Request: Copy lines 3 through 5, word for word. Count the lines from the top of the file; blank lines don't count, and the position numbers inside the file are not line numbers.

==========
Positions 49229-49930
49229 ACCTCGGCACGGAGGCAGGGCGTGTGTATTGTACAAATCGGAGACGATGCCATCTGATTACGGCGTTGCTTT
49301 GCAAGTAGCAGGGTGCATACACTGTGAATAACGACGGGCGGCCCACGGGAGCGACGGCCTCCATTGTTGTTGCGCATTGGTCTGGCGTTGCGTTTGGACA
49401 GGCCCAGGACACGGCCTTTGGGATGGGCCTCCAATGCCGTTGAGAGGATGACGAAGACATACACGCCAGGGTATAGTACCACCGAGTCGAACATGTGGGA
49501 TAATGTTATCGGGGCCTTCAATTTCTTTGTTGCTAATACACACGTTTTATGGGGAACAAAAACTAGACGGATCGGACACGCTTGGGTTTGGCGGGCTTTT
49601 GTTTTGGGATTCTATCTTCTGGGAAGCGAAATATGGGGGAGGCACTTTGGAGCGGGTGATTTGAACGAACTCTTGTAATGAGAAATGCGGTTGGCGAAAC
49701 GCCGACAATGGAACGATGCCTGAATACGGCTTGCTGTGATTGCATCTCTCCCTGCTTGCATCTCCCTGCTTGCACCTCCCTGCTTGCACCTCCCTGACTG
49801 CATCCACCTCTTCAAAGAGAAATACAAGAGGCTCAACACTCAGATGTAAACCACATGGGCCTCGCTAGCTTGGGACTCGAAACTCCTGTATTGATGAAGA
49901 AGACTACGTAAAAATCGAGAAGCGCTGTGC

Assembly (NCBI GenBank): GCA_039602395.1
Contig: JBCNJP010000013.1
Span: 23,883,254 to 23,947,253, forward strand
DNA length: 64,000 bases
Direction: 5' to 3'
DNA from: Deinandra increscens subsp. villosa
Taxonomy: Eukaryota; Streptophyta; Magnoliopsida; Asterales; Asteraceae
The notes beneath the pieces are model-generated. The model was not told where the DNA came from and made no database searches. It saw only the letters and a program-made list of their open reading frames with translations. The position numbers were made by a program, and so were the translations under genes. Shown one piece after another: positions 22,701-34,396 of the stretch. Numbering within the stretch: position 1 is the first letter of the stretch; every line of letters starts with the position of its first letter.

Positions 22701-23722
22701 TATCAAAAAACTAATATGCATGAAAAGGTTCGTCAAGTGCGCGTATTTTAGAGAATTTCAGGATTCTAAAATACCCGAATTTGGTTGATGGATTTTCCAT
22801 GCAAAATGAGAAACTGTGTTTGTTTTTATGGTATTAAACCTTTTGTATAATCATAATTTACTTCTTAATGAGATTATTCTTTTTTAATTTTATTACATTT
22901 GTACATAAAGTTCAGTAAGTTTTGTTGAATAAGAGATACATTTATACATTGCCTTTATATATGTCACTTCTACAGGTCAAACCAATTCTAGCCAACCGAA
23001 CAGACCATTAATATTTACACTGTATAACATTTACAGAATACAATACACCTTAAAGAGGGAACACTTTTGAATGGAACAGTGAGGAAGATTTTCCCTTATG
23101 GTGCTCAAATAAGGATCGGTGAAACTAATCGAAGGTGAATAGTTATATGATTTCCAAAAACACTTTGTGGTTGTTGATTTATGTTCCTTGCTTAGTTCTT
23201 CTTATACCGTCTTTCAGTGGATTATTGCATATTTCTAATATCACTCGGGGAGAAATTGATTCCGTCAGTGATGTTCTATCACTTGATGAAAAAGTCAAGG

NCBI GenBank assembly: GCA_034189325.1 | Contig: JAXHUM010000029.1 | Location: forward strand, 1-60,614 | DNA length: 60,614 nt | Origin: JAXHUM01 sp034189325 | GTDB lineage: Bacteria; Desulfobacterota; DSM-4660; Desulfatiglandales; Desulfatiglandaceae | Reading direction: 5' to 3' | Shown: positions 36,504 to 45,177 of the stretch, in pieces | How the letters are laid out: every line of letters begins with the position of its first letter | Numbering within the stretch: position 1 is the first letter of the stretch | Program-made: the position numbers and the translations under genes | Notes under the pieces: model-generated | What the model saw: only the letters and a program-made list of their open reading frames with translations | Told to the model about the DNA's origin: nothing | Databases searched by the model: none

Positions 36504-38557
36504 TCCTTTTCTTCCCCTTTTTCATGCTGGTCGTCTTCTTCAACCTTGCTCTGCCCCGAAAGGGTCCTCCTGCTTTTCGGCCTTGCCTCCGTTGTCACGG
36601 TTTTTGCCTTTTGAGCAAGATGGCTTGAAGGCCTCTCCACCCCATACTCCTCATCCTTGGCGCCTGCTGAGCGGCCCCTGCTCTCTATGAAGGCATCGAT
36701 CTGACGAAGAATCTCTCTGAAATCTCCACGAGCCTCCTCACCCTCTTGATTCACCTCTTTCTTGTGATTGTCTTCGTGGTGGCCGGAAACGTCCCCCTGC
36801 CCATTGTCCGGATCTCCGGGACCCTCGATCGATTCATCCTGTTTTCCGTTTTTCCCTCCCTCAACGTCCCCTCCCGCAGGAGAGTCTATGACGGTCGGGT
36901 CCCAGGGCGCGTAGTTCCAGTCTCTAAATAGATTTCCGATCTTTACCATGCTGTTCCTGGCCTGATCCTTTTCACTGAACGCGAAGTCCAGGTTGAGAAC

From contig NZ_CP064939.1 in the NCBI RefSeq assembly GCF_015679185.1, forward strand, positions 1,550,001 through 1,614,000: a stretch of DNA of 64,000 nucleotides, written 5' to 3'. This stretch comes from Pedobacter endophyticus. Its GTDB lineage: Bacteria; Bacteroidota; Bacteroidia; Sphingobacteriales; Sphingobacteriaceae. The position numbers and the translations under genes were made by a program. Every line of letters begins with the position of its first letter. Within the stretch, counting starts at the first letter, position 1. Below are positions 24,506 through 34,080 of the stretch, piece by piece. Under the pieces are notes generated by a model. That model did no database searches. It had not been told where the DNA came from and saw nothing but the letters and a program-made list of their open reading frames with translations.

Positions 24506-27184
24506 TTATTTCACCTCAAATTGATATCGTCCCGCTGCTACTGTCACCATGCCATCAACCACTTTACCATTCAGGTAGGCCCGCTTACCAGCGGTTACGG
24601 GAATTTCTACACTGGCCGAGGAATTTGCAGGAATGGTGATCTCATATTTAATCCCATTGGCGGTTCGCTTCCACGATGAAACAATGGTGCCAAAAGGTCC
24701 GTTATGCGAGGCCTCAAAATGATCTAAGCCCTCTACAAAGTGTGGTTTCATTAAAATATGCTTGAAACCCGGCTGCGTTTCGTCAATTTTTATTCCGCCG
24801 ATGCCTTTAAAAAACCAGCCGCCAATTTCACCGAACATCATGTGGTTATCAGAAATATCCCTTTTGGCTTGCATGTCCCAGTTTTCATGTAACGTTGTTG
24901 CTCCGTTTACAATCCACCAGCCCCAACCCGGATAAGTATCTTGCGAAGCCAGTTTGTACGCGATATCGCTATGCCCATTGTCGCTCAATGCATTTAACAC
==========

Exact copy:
49301 GCAAGTAGCAGGGTGCATACACTGTGAATAACGACGGGCGGCCCACGGGAGCGACGGCCTCCATTGTTGTTGCGCATTGGTCTGGCGTTGCGTTTGGACA
49401 GGCCCAGGACACGGCCTTTGGGATGGGCCTCCAATGCCGTTGAGAGGATGACGAAGACATACACGCCAGGGTATAGTACCACCGAGTCGAACATGTGGGA
49501 TAATGTTATCGGGGCCTTCAATTTCTTTGTTGCTAATACACACGTTTTATGGGGAACAAAAACTAGACGGATCGGACACGCTTGGGTTTGGCGGGCTTTT